Few cities anywhere have gone from a quiet and traditional craft capital to a contemporary art hub as quickly as Beijing. The importance of the China Central Academy of Fine Art meant that there was always a serious artistic tradition in the capital city, but as the country loosened its cultural restrictions, a thousand art venues blossomed. Auction firms are a significant commercial force, with China Guardian, Beijing Poly and Sotheby’s doing business. On 1 June, Sotheby’s holds its sale of Modern and Contemporary Chinese Art that coincides with a selling exhibition, Masters on Paper: From Picasso to Sanyu. The next round of sales are scheduled for December.
The auctions are not the only thriving sector. “The real attraction of Beijing right now compared to other cities in China is the gallery scene,” says Philip Tinari, director of the Ullens Center for Contemporary Art. The Ullens, perhaps Beijing’s most influential art institution, is located in the 798 district, one of the two gallery hubs.
“Aside from international stalwarts like Continua and Pace, you have homegrown players like White Space, Beijing Commune, Boers-Li, Tang, Pékin Fine Arts and Long March,” says Tinari of 798. The newer Caochangdi gallery area is coming on strong, partly because of its association with art star and dissident Ai Weiwei, its most famous resident.
“It reminds me of New York in the 1960s, as there’s a group of artists and a dialogue going on,” says Pace Gallery founder Arne Glimcher. He saw Beijing’s potential back in 2008, when he was one of the first Western dealers to open a branch there, hoping to tap into the free flow of ideas. “You invite an artist to dinner, and he invites three others.” He contrasts it to Shanghai, China’s financial hub and a city filled with private museums. “The cultural centre is still Beijing,” says Glimcher. “Living is cheap for artists. In that way, it’s the new Berlin.”
Museums may not be the capital’s strong suit, but the city has a big contemporary art fair, Art Beijing, that just completed its 9th edition, with mostly Chinese galleries showing their wares. And with the Ullens anchoring a district of serious dealers, there is plenty to do. Says Tinari, “All of this makes for a nice afternoon of gallery hopping, particularly during key seasons like the spring and fall.”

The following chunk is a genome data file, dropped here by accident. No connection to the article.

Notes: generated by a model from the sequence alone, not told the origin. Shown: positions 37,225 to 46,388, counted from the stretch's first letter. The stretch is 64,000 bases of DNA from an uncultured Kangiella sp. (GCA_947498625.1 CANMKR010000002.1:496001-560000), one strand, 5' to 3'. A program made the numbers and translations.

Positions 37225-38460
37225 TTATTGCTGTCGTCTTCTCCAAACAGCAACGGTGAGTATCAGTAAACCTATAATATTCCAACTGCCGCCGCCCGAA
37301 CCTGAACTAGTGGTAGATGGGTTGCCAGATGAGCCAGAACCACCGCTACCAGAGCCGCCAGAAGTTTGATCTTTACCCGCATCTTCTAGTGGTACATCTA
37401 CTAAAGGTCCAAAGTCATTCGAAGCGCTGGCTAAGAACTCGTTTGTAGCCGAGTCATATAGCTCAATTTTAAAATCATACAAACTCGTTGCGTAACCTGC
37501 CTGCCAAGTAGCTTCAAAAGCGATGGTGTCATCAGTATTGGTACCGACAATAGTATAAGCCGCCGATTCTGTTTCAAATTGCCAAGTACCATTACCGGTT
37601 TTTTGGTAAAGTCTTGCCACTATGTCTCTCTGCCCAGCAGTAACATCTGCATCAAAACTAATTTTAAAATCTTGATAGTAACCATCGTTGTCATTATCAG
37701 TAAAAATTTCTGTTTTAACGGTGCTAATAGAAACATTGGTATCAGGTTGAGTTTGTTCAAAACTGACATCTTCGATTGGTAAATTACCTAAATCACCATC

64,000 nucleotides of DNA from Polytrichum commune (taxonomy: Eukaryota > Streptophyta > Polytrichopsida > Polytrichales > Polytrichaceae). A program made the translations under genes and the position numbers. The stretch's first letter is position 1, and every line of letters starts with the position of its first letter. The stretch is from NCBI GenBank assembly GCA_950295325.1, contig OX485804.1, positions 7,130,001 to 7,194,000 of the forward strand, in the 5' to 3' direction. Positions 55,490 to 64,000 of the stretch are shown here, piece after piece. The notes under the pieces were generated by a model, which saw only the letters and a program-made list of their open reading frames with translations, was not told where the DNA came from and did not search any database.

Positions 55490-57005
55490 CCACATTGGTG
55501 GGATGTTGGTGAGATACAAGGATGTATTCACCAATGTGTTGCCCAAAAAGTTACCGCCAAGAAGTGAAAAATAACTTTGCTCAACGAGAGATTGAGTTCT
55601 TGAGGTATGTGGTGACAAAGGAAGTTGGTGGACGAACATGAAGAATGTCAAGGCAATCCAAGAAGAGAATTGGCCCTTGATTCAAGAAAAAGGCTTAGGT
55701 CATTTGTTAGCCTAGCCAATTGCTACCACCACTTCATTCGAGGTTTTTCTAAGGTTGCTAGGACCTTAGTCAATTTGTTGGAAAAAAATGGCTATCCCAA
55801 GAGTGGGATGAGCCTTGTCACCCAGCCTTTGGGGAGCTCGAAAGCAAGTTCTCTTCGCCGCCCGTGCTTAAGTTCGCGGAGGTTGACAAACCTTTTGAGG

The capital of South Korea is, quite simply, mad for art. The surge of interest has come with a commen-surate build-up of institutions to support an educated marketplace. The thoughtful and steady national culture comes through in the way Seoul’s art world has developed – quickly, but relatively smoothly.
The latest and most important entry is the National Museum of Modern and Contemporary Art, located in the Samcheong-dong area. The $230 million museum, which opened in November 2013, is right next to the royal palace in a highly touristed area. The centrepiece in the entrance hall is Do Ho Suh’s Home Within Home Within Home Within Home Within Home, a huge installation of sheer fabric representing houses the artist has lived in. A show of Shirin Neshat’s work is up now until 13 July.
The heart of the city is also home to an array of private museums, foremost among them the Leeum, Samsung Museum of Art, founded in 2004 by the Samsung electronics dynasty and housed in a multi-part campus by architects Jean Nouvel, Mario Botta and Rem Koolhaas. Also contributing to the critical mass are the Daelim Contemporary Art Museum, specialising in photography, and the Ilmin Museum of Art.
The museums are complemented by a strong gallery scene, led by such stalwarts as Hyundai, Kukje and PKM. In the past few years, art buyers have become much more international, says Si Young Hur, a director of PKM. “We have new collectors visiting from Taiwan, Singapore and Hong Kong. The gallery also receives more requests from places such as Dubai, Turkey and Latin America, whereas it used to be mostly America or Europe.”
Early autumn is prime time for visitors and dovetails with the Korea International Art Fair (25–29 September); last year, it drew more than 180 exhibitors and some 85,000 visitors. For the brainy biennial set, there is Mediacity Seoul, a conference/exhibition that starts right after the fair (30 September). Attendance at events like these has gotten a lot more diverse. “It used to be that the only way for Korean artists to show their work internationally was by participating in art fairs abroad,” says Hur. “Today collectors and art professionals are coming to Korea.”
Ted Loos writes on art, architecture and wine for Vogue, Vanity Fair and other publications.